A huge wildfire in northern Canada continues to spread in dry weather and strong winds, and evacuation routes were temporarily impassable.
Canadian rescue authorities said that the convoy had to stop for about an hour because of wildfire smoke on Highway 63, south of Fort McMurray, Alberta, Canada, on May 6 (local time).
The police began escorting 50 vehicles at a time, south through the city on Highway 63, as the wildfire was worsening along the highway and threatening the safety of drivers.
Authorities estimate that more than 80,000 people have left Fort McMurray. Among them, 8,000 people were airlifted safely on May 5.
Some 15,000 people remain stranded in the city, and there have been no reports of casualties from the wildfire.
The Alberta government declared a provincial state of emergency on May 4, and the wildfire burned up at least 1,000 square kilometers by May 6.
Chad Morrison, Alberta’s manager of wildfire prevention, said there was a “high potential that the fire could double in size” by the end of Saturday, May 7.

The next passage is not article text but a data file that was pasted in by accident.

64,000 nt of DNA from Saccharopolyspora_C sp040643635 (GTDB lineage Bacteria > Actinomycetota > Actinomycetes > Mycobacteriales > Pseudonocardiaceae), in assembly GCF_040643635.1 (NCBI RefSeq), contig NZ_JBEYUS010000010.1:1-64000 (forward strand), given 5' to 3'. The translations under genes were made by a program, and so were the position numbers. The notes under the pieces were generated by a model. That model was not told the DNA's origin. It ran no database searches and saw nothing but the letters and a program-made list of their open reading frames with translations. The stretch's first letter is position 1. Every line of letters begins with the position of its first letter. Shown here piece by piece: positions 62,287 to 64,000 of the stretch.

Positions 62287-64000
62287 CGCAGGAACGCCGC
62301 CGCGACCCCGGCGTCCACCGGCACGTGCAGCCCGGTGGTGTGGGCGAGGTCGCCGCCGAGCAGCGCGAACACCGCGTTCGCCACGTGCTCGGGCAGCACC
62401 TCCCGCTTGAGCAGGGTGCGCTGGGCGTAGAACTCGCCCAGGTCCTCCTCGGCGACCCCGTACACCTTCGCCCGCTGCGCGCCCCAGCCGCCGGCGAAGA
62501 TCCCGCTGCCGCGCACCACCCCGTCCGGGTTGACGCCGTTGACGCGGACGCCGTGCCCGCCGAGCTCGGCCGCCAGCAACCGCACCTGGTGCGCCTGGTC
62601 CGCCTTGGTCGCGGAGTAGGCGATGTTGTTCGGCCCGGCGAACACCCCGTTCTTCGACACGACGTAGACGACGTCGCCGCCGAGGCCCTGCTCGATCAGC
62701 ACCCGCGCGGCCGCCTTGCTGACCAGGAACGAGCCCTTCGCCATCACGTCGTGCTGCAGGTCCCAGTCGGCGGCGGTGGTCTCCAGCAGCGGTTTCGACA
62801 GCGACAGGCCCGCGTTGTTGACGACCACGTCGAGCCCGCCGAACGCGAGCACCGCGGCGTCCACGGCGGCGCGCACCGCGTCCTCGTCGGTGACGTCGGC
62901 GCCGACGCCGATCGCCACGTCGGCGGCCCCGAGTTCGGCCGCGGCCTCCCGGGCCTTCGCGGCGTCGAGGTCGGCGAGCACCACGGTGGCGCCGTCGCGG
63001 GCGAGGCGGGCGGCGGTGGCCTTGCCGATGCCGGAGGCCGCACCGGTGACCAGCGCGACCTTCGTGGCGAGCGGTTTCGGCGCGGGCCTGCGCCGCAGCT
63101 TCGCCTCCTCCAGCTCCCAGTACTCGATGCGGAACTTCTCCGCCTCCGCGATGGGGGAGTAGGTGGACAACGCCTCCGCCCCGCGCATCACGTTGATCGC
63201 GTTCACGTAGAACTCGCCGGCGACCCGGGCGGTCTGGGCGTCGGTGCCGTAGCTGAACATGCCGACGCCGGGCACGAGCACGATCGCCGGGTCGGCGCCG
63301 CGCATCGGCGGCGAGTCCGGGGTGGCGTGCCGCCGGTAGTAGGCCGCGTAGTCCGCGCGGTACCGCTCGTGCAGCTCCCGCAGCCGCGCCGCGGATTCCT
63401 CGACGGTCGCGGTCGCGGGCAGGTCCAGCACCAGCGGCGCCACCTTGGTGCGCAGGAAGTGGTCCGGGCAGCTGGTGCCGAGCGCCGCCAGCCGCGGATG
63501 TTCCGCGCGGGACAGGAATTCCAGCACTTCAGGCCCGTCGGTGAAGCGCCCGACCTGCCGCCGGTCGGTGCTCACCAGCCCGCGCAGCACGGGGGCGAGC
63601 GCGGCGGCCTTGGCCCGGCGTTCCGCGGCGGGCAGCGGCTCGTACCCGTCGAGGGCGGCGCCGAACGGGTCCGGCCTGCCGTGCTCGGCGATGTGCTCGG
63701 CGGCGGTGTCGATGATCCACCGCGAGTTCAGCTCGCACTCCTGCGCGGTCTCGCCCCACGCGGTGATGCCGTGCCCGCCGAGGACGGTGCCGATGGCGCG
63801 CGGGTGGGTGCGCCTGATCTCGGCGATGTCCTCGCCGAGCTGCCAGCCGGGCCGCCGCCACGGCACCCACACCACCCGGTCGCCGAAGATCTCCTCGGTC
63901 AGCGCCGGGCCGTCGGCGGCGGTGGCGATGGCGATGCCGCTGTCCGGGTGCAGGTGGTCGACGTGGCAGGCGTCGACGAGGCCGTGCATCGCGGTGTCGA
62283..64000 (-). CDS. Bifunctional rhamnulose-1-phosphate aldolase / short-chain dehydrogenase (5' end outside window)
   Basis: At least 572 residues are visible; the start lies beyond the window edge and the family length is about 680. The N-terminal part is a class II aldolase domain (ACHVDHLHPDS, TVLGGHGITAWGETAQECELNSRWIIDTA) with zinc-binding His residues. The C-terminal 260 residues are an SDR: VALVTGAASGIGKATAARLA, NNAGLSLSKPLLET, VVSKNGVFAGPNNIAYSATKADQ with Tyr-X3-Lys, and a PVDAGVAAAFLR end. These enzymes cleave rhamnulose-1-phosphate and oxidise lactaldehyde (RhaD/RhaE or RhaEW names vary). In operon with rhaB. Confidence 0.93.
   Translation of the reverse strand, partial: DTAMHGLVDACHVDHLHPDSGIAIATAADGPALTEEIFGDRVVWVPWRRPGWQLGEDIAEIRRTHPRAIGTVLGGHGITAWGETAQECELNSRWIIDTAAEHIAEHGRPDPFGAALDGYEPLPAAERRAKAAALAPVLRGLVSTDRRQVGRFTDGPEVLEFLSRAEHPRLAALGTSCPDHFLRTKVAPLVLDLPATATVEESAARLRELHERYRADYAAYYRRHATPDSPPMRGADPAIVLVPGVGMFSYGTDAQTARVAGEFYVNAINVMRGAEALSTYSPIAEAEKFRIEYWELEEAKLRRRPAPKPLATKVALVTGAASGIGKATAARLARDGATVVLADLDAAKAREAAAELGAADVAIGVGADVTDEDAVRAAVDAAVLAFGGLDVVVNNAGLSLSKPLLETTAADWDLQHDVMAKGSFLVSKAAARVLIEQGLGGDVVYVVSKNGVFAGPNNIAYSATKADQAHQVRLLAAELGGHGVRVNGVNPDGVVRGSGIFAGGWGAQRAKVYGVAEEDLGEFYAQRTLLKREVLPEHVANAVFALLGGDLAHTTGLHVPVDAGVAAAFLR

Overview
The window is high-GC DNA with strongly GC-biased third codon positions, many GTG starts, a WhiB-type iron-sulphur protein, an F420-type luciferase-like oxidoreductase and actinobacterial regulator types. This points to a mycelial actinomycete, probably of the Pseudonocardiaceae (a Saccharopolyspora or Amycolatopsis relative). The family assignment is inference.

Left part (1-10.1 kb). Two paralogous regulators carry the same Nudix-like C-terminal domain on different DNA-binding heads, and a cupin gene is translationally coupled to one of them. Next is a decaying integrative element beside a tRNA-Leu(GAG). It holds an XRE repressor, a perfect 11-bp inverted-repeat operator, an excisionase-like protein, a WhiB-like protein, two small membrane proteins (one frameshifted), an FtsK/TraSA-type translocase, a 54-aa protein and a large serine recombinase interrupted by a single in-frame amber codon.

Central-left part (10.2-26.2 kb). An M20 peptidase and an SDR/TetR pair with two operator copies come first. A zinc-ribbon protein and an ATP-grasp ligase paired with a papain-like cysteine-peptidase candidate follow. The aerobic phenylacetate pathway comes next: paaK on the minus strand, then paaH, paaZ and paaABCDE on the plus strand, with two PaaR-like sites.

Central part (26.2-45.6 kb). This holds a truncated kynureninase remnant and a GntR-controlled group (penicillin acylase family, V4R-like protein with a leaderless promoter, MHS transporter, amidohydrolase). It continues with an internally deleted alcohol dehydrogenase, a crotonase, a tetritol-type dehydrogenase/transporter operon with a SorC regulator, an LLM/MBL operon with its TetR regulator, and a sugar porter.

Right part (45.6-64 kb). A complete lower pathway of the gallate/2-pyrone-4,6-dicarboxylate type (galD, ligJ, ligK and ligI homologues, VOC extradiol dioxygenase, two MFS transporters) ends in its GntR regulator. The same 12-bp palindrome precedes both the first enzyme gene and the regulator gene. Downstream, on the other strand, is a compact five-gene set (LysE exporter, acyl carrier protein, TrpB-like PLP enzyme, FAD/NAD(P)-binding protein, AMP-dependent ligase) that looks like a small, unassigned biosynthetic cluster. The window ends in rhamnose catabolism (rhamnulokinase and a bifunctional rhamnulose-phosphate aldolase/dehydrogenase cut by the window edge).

Morrison added, “We have not seen rain in this area for the last two months of significance. This fire will continue to burn for a very long time until we see some significant rain.”
The weather forecast offered a glimmer of hope: a 40 percent chance of rain on May 8.
Experts say that the fire is driving one of the largest evacuations in North America in recent memory, and that an entire town has not been threatened on this scale for more than 100 years.
They also say that the wildfire disaster in Fort McMurray, Canada’s main oil sands city, has forced a quarter of Canada’s total oil output off-line and it can be a big economic blow to Canada.
According to the Globe and Mail—Canada’s second-largest newspaper, Canada’s total oil production is expected to drop as oil sands projects, pipelines and electrical facilities around For McMurray, where the wildfire has been burning for a week, have shut down.